Shawna spent two Minnesota GreenCorps service years in her adopted city, Duluth. As an Urban Forestry member, she served with Duluth's municipal Parks and Recreation division, where she conducted a complete inventory of the city’s boulevard trees. Accomplishing such a big task involved recruiting, training, and managing 15 volunteers to assist—responsibilities all managed by Shawna.
She oversaw volunteer tree planting events and planned Duluth’s annual Arbor Day celebration. She conducted community outreach about invasive species, such as Emerald Ash Borer, and assisted the city's tree commission on various projects.
She also helped hold street construction contractors in compliance with Minnesota Department of Transportation specifications for tree planting. Her diligence then is helping to improve the survival rate of trees that otherwise would have died from improper planting.
Shawna says that learning how local government works, and Duluth’s in particular, was very valuable. Even more valuable was what she gained personally: "I was able to immerse myself in a community in a way that I would not have otherwise, and really learn about it and take ownership within it.” She added: “I learned how to do a job with an attitude of service. I learned how to incorporate civic engagement into life and will forever be more civically engaged than I would have had I not done Minnesota GreenCorps.”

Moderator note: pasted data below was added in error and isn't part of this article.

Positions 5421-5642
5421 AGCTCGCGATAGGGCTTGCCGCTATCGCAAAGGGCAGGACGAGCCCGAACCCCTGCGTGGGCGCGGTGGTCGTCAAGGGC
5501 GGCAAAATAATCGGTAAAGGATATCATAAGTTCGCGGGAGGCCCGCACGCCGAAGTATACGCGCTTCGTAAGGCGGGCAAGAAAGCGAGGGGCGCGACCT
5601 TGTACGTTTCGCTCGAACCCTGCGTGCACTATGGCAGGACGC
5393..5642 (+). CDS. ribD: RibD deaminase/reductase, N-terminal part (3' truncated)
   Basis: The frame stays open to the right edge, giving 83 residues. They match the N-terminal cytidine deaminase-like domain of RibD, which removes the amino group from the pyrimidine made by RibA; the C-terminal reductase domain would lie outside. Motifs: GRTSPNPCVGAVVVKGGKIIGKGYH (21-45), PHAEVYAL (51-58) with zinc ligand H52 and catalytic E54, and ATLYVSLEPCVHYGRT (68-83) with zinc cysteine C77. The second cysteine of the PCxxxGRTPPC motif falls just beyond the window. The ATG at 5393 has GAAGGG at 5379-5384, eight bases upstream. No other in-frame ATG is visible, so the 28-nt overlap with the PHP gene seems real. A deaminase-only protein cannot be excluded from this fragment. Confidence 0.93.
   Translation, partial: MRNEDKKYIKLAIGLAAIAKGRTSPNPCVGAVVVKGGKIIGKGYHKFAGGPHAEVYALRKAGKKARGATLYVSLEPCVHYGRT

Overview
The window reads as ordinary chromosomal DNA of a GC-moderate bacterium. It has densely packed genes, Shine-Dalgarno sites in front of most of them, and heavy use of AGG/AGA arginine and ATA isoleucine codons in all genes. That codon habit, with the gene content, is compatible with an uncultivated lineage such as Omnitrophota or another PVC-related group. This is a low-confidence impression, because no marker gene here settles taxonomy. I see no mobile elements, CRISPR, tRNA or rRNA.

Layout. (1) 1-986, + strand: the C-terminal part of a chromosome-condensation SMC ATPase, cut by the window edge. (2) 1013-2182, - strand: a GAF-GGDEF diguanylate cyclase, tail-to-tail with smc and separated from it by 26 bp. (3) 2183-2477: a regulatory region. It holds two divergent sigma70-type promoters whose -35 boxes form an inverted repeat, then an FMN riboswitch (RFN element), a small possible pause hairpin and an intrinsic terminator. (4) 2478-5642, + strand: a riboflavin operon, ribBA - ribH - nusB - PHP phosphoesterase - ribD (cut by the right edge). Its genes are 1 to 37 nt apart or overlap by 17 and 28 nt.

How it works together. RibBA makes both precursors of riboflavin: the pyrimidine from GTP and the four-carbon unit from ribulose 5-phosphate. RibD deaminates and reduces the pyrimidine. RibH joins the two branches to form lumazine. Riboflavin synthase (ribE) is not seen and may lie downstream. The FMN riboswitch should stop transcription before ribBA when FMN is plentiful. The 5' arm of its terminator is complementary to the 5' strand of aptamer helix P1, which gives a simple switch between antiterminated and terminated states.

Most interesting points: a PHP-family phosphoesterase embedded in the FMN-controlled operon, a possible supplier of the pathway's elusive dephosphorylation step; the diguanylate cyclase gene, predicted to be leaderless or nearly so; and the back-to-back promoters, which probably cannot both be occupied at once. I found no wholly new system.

Currently, Shawna is working two part-time jobs. Her job with the city of Duluth builds on what she was doing with GreenCorps, and involves community outreach and education relating to the city’s urban forest. In her second job, she is the Active Transportation Coordinator for the Healthy Duluth Area Coalition, where she works on community-based bike education, workplace wellness as it relates to bike commuting, assistance to businesses that want to be more bike-friendly, and policy initiatives relating to biking and walking, among others.
“I feel that my GreenCorps service experience was almost solely responsible for getting me my current job with the Coalition,” Shawna said. “I didn’t have the education/degree that was asked for on the job posting, and I lacked some of the skills that were preferable, but I brought skills and relationships that I developed in my GreenCorps service that ended up being more valuable to this organization than those that I was lacking.”
“Moral of the story: Capitalize on the skills and relationships you’ve gained in your service,” said Shawna. “These things are transferrable to any job, so even if a job you like seems completely unrelated to your GreenCorps experience, or any job experience and/or education, it doesn’t mean you are not qualified.”